In Pursuit of Ignorance

Charles Darwin, 1881

“Knowledge is a big subject. Ignorance is bigger…and it is more interesting,” says Columbia University neuroscientist Stuart Firestein. He claims exploring the unknown is the true engine of science. Ignorance, he says, helps scientists concentrate their research.

Firestein’s book, “Ignorance: How It Drives Science” argues that what we don’t know is more valuable than building on what we do know. He believes ignorance follows knowledge. Knowledge enables scientists to propose and pursue interesting questions. Rather than big tangles like the “How was the Universe formed?” Firestein favors the more specific. In the social and private sectors, this perspective has enormous merit for both routines and innovation.

Great Questions

Inquiry can catalyze learning and support change. In a recent proposal to an influential funder, we posed work with colleagues as applied research. The primary question: What early childhood learning investment works best with which kids? Why? This raises others:

  • When is the best time to provide intervention and enrichment?
  • How many opportunities are available in each intervention and enrichment opportunity?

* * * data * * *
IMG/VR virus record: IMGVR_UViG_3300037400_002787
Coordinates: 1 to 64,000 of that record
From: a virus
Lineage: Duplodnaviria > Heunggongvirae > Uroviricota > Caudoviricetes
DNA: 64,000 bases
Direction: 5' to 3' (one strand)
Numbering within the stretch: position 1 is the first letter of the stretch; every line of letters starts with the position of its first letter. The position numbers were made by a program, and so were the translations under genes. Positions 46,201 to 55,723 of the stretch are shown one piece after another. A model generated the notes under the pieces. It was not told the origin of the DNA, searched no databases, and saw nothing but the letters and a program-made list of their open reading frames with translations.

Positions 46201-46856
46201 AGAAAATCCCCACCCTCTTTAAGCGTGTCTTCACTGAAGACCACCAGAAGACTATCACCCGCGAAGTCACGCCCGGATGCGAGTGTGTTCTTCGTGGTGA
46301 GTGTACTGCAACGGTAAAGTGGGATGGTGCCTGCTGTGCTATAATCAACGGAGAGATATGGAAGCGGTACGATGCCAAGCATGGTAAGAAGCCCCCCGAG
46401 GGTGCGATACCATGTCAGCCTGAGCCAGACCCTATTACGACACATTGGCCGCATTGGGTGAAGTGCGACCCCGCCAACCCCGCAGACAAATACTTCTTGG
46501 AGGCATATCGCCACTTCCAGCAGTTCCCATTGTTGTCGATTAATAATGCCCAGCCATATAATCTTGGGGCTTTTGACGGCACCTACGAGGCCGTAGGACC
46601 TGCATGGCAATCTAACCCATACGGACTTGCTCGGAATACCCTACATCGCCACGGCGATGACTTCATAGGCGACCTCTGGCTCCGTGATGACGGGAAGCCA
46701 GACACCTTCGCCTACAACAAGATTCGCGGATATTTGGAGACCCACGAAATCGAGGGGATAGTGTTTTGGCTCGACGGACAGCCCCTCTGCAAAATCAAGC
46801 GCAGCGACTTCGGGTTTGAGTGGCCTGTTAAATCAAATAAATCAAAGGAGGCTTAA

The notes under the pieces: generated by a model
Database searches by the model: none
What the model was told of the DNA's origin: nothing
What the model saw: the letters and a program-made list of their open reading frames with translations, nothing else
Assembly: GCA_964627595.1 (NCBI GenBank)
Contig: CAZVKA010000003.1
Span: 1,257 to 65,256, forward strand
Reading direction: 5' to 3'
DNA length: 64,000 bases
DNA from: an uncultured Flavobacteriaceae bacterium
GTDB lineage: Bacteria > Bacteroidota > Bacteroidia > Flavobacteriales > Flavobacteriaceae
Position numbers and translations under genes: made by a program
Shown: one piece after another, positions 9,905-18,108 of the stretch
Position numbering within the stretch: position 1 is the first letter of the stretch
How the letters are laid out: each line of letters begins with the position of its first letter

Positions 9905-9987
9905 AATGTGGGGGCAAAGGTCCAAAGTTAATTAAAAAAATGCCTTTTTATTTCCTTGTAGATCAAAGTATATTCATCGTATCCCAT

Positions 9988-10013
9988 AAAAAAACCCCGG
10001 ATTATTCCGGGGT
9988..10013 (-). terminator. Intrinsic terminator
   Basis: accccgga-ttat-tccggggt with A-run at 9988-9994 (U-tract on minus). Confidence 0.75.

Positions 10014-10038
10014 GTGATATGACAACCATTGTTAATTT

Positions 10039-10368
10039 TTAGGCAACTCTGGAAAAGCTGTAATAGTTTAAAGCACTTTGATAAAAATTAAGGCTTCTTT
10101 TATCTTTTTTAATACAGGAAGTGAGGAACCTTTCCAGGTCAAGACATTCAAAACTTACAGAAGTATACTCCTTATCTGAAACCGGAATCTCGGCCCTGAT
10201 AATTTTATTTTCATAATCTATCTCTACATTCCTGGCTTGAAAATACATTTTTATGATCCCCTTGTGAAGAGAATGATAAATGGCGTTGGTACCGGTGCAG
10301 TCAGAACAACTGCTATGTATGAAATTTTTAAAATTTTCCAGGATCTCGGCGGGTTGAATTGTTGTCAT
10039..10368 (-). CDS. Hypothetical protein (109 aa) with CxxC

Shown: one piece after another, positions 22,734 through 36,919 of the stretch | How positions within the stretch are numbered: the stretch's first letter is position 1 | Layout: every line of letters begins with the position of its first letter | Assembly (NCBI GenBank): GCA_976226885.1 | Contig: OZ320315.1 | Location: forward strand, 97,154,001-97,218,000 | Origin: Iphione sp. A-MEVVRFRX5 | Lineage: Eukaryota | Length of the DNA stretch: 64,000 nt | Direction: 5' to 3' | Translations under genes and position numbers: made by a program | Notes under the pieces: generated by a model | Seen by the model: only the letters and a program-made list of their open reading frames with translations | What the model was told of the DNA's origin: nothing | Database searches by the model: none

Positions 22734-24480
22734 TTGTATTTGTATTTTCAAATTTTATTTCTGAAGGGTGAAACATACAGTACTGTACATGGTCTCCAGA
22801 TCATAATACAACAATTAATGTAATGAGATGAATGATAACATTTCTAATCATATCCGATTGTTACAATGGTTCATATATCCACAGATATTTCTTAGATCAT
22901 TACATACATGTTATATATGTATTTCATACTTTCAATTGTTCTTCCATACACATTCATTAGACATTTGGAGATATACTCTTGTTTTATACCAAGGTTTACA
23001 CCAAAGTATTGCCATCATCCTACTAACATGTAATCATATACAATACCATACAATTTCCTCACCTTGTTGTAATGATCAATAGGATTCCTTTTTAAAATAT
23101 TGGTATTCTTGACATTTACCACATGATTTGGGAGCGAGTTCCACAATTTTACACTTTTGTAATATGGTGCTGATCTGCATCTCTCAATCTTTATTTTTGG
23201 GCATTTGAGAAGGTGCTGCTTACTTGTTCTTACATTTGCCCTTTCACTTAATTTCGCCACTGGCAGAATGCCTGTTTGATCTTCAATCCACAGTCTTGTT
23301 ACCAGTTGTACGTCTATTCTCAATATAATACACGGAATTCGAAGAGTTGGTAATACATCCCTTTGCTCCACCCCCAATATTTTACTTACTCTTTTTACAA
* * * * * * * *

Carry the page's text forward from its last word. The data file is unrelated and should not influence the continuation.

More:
• What gains are made at what cost?
  • What proportion of 4-year olds are most at risk?
  • How are children distributed along a continuum of need? 

Thoughtful Ignorance

According to Firestein, “Thoughtful ignorance looks at gaps in a community’s understanding and seeks to resolve them.” A historic example underscores this opinion. Deeply religious Victorian society in the late 1800s was shocked by Darwin’s suggestion that humans and animals shared common ancestry. His “non-religious biology” asked some vital questions about the origin of the species and revealed  new, big ideas. Apparently, Charles Darwin was a prescient forecaster for Firestein. Long ago Darwin said: “Ignorance more frequently begets confidence than does knowledge.”

Identify what you don’t know. Be willing to ask great questions; vigorously pursue discovery. These attitudes and practices yield improvements and change.  

Lisa Wyatt, Ed. D. is chief strategy officer and partner in Phillip Wyatt Knowlton, Inc. PWK is a performance management resource for systems change with clients worldwide. Lisa has cross-sector and international experience. She is an author and W.K. Kellogg Leadership Fellow. See : www.pwkinc.com

New: The Logic  Model Guidebook (2013) just published by SAGE.

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One Response to “In Pursuit of Ignorance”

  1. Mary Reaume Says:

    Ignorance begetting confidence describes the “safe” comfort zone of a status quo that sees desiring change as a risk. Maybe this is why it is taking humans so long to evolve into a more creative and peaceful species.

    The mindset of holding on to cultural dogma rather than embracing the improvements and merits of change intrinsically needs to be challenged. This is especially important since we are hurtling towards a more global community awareness that is connecting us all way beyond the constricting small minded community routines that don’t allow for the needed change.

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